In cash-out refinance, the homeowners obtain a new and bigger loan against their home equity. This new loan is primarily used to pay off the old outstanding mortgage. Hence, since this is a new loan altogether, the loan term gets extended.
In HELOC or home equity lines of credit, a second loan is obtained as a separate line of credit. The amount withdrawn is not a lump sum and occasional withdrawals are made depending on the homeowner’s need. Hence, this second loan does not extend the loan payback term. Instead, it adds a second loan repayment term along with the original mortgage payback schedule.
2. Rate of interest
Loans obtained by way of cash-out refinance usually carry fixed interest rates. However, this is optional, and the homeowner can opt for a variable interest rate as well.
Home equity turned funds obtained via HELOC in most cases will typically have adjustable or variable interest rates. This means that the interest rate will fluctuate accordingly with the market.
3. Monthly installments or payments
Monthly installments or payments against loans obtained via cash-out refinance remain fixed and can be predicted.
Loan payment is usually divided between two periods – the draw period and the repayment period. During the draw period, only interest on drawings made is payable. Whereas during the repayment period, payment of principal as well as interest both are paid.
4. Immediate cash availability (Yes/No) and how funds are made available to the homeowner?
Yes. Funds get disbursed to the homeowner immediately at closing. The homeowner receives a lump sum payment of the whole loan amount approved by the lending entity.
Yes. But here, the homeowner does not receive any lump sum payment of the whole loan amount from the lending entity. Instead, he is entitled to a line of credit from which funds can be withdrawn on a need basis.
5. Closing costs (Yes/No)
Yes, provided that the new loan has a fixed interest rate.
Yes, closing costs are applicable.
Deciding factors or Pros and cons of cash-out refinance vs HELOC – A quick recap
Let us now quickly review the deciding factors or simply pros and cons between cash-out refinance vs HELOC.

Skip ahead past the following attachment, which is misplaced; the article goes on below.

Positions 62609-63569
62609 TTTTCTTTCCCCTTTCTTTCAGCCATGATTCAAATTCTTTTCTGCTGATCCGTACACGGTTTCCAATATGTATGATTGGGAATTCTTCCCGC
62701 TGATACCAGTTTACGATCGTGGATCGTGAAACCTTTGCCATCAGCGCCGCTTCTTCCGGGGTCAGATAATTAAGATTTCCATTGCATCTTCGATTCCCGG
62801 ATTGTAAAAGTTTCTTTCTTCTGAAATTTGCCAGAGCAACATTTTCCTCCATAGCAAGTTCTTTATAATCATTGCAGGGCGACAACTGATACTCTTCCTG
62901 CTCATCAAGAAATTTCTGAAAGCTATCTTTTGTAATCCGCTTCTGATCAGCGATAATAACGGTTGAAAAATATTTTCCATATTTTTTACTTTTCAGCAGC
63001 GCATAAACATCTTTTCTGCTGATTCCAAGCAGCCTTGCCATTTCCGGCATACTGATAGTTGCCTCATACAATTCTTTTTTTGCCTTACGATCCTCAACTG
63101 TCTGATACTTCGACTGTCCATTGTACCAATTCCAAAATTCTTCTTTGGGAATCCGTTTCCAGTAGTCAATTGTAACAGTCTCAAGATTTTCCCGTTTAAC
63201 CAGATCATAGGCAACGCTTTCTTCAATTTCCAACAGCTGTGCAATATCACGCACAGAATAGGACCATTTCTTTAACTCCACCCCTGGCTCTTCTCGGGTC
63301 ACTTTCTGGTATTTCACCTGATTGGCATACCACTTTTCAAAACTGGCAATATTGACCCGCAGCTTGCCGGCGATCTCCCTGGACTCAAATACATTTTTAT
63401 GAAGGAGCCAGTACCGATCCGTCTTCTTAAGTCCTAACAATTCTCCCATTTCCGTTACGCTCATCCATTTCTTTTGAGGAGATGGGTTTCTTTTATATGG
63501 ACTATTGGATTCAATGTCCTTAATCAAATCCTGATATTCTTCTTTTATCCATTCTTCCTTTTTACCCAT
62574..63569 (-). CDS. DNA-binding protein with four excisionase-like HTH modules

Pros and cons of cash-out refinance
Pros of cash-out refinance
- Replaces your existing mortgage loan with a new and a better one (especially if lower interest rates are available).
- By replacing the old outstanding mortgage, you still have only one monthly loan payment or installment to pay.
- Funds can be utilized for any purpose.
- Interest expense is allowed as a tax-deductible expense. This means you can deduct interest paid from your taxable income or tax liability.
- Typically carries lower interest rates in comparison to other modes of finance such as personal loans, credit cards, etc.
- Are generally available with a fixed interest rate.
Cons of cash-out refinance
- Obtaining a new loan to replace the old outstanding mortgage may or may not be feasible in your case. This is usually because of unfavorable interest rates and loan terms.
- A new and bigger loan means your monthly installments would now be bigger as well. Similarly, your long-term interest costs may also increase.
- Interest applies to the entire loan amount. This means interest is calculated from the beginning.
- Closing costs are applicable.
- Interest rates may be higher than other regular mortgages.
Pros and cons of HELOC or home equity lines of credit
Pros of HELOC or home equity lines of credit
- Funds borrowed can be used for any purpose.
- No lump sum borrowings are required. Borrow as the need arises. This is highly suitable for ongoing projects where payments are made as the work progresses.
- Interest is payable only on the amount withdrawn and not on the entire loan limit.
- No payment of principal during the drawing period which typically is the first 10 years of the loan term.
- Minimum, as well as sometimes zero closing costs, arise in comparison to cash-out refinance.
- Makes no changes or alterations to the terms of your existing mortgage. This means that it does not affect your existing mortgage terms.
Cons of HELOC or home equity lines of credit
- A HELOC loan carries a variable or adjustable interest rate that fluctuates with the market. This means that your interest payments will also vary and fluctuate.
- While a HELOC loan’s principal amount is not payable during the borrowing period, it may become payable all at once after the borrowing period. This simply means that the borrower may have to return the entire amount borrowed during the borrowing period as a lump sum together with interest due and not as installments or subsequent payments.
- Since a HELOC loan does not replace the old outstanding mortgage, borrowing it simply means adding another liability to your monthly budget. During the borrowing period in HELOC, only monthly interest remains payable on the amount borrowed.
- Interest expense on a HELOC loan is not always allowed as tax-deductible.
When deciding which home equity access method between cash-out refinance vs HELOC suits you better, you need to consider various key factors. These include –
- making a comparison of the amount of equity you hold in your home vs any outstanding mortgage amount,
- the amount of loan you need to borrow,
- duration of the borrowing or for how long do you need to borrow the funds and when do you expect to return it,
- the purpose of borrowing these additional funds, and
- the loan repayment terms that work best for you.
However, if you are not sure about which method works best for you, we recommend seeking professional advice from an expert.
AttorneysFunding.com is not only a veteran-owned mortgage company but also has decades of experience in the mortgage industry. Over the years, our experts have served numerous homeowners like you to decide on the best home equity methods available in their case.
Call us now at (916) 471-2678 or click here to book a free consultation session and discuss your mortgage needs with one of our expert loan officers.